Sunday, 6 May 2012

Google motion charts with DECC CO2 data

In my previous job I used to regularly use CO2 data at the local and national scale. 6 years ago it was a case of pulling the data together from as many local energy sources as you could find for the area you were trying to calculate - for a Local Authorities energy use that could mean A LOT of energy data and number crunching.

DECC's introduction of National Indicators for energy use and carbon emissions has made the process a lot easier. I still have issues with the way in which they publish (there were errors with the inclusion of data in the wrong LA area) and project the data (Excel tables are dull for data analysis) so last year I began using Google's motion charts to project the data. They are based on Hans Rosling's Gapminder. There is a pretty good tutorial on them here.

This link takes you to motion charts I have created for Local Authorities in Cumbria, North East England and Greater London. As the data is based on Local Authority boundaries it provides a detailed outline of CO2 emissions from domestic, business and industry, and road transport. There is a link to the metadata on the emissions sheet.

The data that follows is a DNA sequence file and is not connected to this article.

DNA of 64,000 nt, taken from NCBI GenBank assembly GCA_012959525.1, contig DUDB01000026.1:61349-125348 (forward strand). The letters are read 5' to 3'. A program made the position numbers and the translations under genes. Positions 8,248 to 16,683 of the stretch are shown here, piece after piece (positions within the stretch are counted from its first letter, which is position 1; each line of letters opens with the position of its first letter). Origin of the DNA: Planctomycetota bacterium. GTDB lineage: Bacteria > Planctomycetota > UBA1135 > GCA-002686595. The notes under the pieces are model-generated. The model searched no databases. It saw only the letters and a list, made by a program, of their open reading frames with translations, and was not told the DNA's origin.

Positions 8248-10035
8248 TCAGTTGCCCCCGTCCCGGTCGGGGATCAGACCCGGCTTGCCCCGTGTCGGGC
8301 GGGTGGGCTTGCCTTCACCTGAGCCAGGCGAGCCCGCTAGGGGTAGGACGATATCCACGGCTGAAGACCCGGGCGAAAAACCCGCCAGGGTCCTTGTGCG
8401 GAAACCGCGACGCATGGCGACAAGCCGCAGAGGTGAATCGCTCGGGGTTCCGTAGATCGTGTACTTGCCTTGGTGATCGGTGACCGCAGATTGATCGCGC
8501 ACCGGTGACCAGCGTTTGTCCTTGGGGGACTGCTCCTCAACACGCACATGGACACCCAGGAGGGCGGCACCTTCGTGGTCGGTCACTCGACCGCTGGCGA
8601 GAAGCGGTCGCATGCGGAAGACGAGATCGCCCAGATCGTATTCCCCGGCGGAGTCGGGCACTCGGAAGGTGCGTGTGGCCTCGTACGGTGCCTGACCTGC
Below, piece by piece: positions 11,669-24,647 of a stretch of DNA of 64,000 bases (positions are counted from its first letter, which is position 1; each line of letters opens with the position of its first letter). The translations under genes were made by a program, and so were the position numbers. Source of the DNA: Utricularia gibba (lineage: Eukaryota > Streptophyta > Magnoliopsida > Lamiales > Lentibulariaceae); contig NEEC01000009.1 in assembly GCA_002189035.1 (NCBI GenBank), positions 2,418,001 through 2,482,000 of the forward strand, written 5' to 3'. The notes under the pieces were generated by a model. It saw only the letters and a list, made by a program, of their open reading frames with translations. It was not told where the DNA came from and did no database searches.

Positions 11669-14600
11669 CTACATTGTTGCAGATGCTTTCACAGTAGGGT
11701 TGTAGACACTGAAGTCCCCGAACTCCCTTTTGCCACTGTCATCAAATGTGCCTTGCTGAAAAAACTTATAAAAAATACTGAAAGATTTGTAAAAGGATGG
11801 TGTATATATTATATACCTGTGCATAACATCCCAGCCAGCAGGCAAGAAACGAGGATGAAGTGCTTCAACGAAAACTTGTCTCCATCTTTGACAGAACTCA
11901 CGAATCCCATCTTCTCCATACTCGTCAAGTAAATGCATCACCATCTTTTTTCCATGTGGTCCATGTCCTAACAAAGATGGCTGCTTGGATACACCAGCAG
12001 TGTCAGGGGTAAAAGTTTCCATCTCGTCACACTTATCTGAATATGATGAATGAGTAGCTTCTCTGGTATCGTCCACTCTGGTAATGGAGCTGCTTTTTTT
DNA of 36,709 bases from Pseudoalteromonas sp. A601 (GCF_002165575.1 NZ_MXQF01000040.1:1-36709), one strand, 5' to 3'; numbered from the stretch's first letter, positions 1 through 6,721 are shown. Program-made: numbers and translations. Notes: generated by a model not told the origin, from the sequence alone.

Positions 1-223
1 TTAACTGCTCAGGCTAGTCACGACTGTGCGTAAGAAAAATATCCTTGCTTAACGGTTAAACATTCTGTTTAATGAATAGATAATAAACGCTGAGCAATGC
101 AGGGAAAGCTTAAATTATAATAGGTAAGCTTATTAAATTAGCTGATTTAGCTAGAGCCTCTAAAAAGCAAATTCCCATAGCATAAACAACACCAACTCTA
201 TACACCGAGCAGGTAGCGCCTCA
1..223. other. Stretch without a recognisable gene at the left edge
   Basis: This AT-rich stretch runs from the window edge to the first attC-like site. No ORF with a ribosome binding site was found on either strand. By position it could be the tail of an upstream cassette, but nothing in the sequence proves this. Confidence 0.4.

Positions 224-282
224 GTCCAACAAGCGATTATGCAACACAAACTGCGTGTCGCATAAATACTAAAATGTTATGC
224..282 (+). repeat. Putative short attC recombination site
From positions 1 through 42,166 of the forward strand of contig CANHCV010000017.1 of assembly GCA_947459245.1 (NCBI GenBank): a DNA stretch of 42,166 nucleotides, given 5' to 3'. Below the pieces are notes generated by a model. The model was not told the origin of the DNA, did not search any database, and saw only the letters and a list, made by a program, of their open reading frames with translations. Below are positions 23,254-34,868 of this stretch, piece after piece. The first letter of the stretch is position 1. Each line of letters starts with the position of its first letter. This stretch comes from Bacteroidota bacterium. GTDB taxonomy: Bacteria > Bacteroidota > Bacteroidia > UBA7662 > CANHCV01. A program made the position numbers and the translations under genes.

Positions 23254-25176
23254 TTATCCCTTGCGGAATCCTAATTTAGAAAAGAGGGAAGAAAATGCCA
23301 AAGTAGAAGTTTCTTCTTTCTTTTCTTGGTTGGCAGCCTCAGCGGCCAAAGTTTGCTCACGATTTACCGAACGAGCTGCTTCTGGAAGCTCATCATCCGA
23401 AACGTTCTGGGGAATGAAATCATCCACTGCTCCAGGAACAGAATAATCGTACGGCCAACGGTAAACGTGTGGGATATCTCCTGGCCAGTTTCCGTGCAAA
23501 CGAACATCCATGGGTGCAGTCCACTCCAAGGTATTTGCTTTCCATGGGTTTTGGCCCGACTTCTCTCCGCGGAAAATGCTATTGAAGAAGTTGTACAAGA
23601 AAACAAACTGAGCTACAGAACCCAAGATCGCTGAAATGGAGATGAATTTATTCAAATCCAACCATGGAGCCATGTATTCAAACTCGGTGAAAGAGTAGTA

Snapshot of motion chart

I used the charts earlier in the year with a year 10 class as part of the GCSE Edexcel A syllabus on energy and climate change. I wanted to show the difference in emissions from different parts of the country and the change over time due to the recession, energy saving policies etc. 

It takes a bit of explaining to outline the representation of multi variate data on the charts but it seemed to go down well. Next year I'd like to link the charts with a CO2 diary the pupils will be keeping over a few weeks and get them to integrate the data to see their efforts at energy reduction over time. You could also develop a research project based on pupils picking two or three different Local Authorities with different emissions projections and getting them to research the types of jobs and businesses, size and location of the LA's to explain the changes in emissions.

Let me know how you get on.

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